The will left a legacy to the Deceased's friend, Alex Dubljevic. The words immediately following, containing the amount to be given, had been obliterated and the further words "£2.000. Two" appear.

An expert opinion was sought from a forensic document examiner and she concluded that the obliteration had been made by two different black ballpoint pens. The obliterated text read "£_000_Eigh_" (the underscored areas denotes unclear characters). The expert was unable to determine whether the final word read "eight" or "eighty". She went on to say that the final entry "£2.000. Two" had been written in a different black ballpoint pen to the one used in the surrounding entries and therefore, this suggested that this entry had been added to the will at a later date.

If it could be shown that the amendment to the gift was made before the will was executed, the amendment would be effective and there would be a gift to Mr Dubljevic for £2,000. However, where it is not clear, the presumption is that the amendment was made after the will was executed.

A legacy within a will can be revoked at any time. However, a legacy cannot be amended or a new legacy made unless the new entry has been witnessed in the usual way.

The evidence in this case suggested that the amendment had been made after the will was executed and so it could have meant that the legacy was entirely revoked. However, the judge concluded that the doctrine of "dependant relative revocation" should apply. This is where the revocation is conditional on the substitution being effective. In this case the substituted legacy was not effective, as it appeared to have been made after the will was executed and had not been attested separately, and so the revocation did not take effect and the original legacy would stand.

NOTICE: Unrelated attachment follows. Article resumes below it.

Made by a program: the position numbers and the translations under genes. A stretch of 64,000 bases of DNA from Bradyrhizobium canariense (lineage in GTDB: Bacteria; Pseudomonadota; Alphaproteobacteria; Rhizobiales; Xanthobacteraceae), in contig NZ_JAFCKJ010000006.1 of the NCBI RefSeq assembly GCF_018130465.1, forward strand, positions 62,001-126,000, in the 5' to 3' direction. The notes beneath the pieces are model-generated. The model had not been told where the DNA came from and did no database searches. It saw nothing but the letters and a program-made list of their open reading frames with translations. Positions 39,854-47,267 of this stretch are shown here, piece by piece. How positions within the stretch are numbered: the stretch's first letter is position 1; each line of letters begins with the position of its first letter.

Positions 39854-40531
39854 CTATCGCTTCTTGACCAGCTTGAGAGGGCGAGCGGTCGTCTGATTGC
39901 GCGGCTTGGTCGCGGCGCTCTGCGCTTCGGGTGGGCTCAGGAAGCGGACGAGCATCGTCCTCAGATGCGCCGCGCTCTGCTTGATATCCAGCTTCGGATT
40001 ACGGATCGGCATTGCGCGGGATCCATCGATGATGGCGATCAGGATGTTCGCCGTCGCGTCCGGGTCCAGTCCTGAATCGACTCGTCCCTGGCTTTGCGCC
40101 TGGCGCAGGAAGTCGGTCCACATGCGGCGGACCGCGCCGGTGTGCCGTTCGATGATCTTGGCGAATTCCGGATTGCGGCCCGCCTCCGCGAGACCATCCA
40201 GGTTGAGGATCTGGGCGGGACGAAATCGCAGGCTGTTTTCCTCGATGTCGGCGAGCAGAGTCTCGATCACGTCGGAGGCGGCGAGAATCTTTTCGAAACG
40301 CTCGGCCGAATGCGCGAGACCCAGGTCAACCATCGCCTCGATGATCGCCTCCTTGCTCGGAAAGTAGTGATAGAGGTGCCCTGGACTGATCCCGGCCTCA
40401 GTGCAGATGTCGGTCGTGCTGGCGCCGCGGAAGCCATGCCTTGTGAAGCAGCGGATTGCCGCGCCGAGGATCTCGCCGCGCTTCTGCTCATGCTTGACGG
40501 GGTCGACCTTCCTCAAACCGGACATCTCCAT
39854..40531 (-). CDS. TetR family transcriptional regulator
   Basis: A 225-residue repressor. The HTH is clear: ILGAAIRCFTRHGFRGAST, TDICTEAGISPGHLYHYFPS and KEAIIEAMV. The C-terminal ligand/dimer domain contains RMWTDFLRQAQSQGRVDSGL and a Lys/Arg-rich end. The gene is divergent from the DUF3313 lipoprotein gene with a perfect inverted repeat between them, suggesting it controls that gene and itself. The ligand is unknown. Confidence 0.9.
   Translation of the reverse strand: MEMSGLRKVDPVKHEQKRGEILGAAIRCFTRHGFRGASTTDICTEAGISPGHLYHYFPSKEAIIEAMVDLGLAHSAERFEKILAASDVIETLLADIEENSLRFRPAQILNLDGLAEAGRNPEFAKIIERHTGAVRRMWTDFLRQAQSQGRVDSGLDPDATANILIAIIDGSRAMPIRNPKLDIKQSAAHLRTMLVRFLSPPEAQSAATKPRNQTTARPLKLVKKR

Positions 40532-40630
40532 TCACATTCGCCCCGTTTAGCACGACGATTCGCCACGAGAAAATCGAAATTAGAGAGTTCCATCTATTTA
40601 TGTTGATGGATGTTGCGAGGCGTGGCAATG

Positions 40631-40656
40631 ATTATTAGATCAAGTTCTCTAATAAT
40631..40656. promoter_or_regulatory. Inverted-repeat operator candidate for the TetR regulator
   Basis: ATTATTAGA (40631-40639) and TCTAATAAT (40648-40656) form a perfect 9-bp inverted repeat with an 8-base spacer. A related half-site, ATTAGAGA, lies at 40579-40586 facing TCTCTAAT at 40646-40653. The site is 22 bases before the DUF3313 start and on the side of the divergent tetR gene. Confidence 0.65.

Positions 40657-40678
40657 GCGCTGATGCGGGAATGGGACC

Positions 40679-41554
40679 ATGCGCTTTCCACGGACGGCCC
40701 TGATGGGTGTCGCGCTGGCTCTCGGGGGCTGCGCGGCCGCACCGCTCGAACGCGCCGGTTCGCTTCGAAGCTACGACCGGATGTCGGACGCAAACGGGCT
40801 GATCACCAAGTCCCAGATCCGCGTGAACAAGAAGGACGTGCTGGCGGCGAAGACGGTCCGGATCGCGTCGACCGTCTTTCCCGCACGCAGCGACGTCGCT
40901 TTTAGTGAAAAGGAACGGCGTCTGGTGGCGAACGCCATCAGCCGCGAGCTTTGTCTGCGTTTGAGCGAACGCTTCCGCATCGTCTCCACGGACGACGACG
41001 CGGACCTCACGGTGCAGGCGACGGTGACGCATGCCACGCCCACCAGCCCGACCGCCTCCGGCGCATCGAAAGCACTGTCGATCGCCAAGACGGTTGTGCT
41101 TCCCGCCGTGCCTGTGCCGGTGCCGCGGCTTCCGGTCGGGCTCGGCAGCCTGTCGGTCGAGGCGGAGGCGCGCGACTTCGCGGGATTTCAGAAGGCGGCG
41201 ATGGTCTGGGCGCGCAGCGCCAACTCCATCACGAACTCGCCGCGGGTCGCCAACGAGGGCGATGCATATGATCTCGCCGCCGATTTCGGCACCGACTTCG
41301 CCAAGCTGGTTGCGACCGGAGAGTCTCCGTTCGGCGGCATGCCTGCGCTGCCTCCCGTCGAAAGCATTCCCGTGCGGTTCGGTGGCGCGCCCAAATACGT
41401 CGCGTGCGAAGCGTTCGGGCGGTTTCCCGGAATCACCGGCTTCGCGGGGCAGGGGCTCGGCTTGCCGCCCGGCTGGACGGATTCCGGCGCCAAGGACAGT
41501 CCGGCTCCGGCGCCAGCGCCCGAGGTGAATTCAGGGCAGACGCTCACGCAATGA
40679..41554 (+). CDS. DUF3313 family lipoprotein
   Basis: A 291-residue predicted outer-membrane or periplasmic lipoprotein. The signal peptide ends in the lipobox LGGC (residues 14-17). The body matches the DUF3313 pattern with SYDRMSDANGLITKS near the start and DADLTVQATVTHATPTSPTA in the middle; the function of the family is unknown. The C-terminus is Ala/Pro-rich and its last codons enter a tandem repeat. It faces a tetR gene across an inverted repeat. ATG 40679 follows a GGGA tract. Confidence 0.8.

This left the question however of how much the Deceased intended to originally leave him. As set out above, the expert was not able to determine the original gift. The expert thought that it could have been either eight thousand pounds or eighty thousand pounds. In reaching his conclusion, the judge said "Looking at the photographs of the areas of the obliterated entry under infrared lighting, it was possible that there might be an extra zero (for £80,000) but then the word spelt would need two extra spaces, for a T and a Y. Moreover, £80,000 would be far more than for any other legacy given by the will. Finally, a substituted gift of £2,000 would also involve a much larger reduction from the original sum given. On the balance of probabilities, I consider that the obliterated legacy was for £8,000)."

  • The gift of the three houses

The will provided that "All three property. House in Djenovice to Serbian Ortodox Church in Montenegro. And in Cariff. 8, Wordsworth Avenue. CF 24. 3FQ. And in London, 17, Fordwich Road, NW2. 3 TN. All to Serbian Ortodox Church.

Vladika Amfilohije to be in charge. Benefit from it to go to Kosovo, for the people in. Need. Especially children.

And all the money. Which is left (after Custom & Inland Revenue)

I am having full confidence in Vladika Amfilohije Radovic that is going in right place in Kosovo only. With the consultation and discussion. With Serbian Patrijarch and church authority in Kosovo, with one, condition. House in Djenovice not aloud to sell Till. 2040. Houses in UK Britain Vladika is aloud to sell at any time, if he wish."

Clearly, this gift raises a number of problems.

1. What is meant by the Serbian Orthodox church?